For the last 5 months, my husband has been on meds for GERD, that were not helping. In all of that time, he has been saying to the doctor that he didn't think that the GERD was the problem, but something setting of GERD. The whole time, he was taking Nexium and Xanax.
He was right.
He is only 29, but suffers with palpitations/racing heart rate (65 bpm one moment, 180 bpms the next), anxiety, chest tightness, and he's just exhausted.
On Friday, a new GP determined that he definately has something going on with his left atrium. He's not saying, but we think that he's thinking along the lines of I.S.T. or some type of related sinus condition. He said that he wasn't in any danger, but we needed to get him to a cardiologist & maybe an electophysiologist. The doc just about lost it when my husband told him that he is up to 1.5 mg of Xanax a day. He's not in love with the stuff, trust me; but it helps with his "attacks". The doc decided to switch him to Ativan, because it's "safer".
He had been taking the Ativan just over a day and a half when at 11 pm, last night, his heart rate went CRAZY. At one point, I had him at 97 bpm, then it was up to 130, then down, then up, and finally at 3am, it went back to normal.
I called the doc this morning and told him everything that happened in that event, plus the whole weekend was a loss due to these attacks (my husband's word). He said that he would try to get him in to see a cardio.
We couldn't wait. I got a really great referral from a close friend, whose sister goes to a nearby practice. After telling his story and telling them who referred him, we were blessed to get him an appointment for tomorrow afternoon. The doc didn't call me back until well after 5:30 this evening and he hung up on both my work and personal voice mail without leaving me a message.
I don't want the GP to be offended that we took matters into our own hands and made an appt with a specialist. Unfortunately, I think that he will be. However, my bigger concern is that my husband gets this taken care of now. He can't take anymore of the pain and disruption, not to mention the fear of the unknown.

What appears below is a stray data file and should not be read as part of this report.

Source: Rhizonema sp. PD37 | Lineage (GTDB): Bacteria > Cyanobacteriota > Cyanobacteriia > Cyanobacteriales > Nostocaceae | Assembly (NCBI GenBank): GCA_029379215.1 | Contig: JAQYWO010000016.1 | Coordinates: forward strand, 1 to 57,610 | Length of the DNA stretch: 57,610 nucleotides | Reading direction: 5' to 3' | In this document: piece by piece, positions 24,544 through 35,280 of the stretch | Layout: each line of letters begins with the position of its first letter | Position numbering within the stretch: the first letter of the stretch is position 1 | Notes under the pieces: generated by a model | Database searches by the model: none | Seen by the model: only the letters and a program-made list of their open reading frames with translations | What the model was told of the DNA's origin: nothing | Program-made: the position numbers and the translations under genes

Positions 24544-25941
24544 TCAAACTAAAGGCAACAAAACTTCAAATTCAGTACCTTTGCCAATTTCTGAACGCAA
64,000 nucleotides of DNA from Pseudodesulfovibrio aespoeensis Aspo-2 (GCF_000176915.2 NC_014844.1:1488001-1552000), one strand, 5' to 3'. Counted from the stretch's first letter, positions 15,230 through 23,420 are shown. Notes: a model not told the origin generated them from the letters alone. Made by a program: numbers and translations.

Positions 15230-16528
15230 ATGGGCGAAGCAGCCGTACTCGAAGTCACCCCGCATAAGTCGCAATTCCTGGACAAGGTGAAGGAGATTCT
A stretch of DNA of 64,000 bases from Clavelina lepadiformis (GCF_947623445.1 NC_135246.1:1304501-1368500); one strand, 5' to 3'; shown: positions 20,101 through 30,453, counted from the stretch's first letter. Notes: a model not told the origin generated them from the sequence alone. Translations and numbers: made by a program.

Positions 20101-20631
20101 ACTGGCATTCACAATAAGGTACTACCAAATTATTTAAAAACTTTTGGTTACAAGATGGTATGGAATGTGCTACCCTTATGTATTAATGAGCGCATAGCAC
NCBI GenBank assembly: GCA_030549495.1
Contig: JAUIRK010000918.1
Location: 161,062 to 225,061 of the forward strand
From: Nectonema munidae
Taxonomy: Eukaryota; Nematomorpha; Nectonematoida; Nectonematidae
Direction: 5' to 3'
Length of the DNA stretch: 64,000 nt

I don't really even know what kind of help I'm looking for here. I feel completely helpless and useless. I don't know how to help my husband when this happens. I feel more guilty because sometimes I can't be there or, even worse, his attacks make me anxious and he can see the fear on my face. I need to stay strong and positive for him but I can't rest until I know FOR SURE that he going to be ok. We are both very impatient and determined people. Once we make our minds up on something, that's it. This treatment process is the same way. Something has to be done NOW! Now that we KNOW it's his heart, wouldn't you think that the doctor would be a bit more proactive? We still need the results of his thyroid tests, but I would think that a doctor wouldn't waste time once you determine that a heart problem is present!
I don't know what they will do with him or for him tomorrow, I just hope someone here has been through this and can tell me what to expect. Can they start him on beta-blockers right away or are there risks involved? Also, has anyone heard of Ativan causing a tachycardic reaction? I would think that it would only act like Xanax, but with a longer half-life, but I was proven wrong by what I felt in his wrist yesterday.
I have so much to ask and so little stamina for typing. I'm hopeful for him and I believe that we are doing what is best for him by getting to a cardiologist who specializes in palpitations/arrythmias, pace makers, etc. But, I am also overwhelmed by the amount of info available online as well as the horror stories of misdiagnosis leading to sudden cardiac arrest.
Right now, I am going to take the dog for a walk so that I cry in the dark. I spent the last 4 days crying, then getting hopeful, then crying again. I just need some encouraging words I suppose.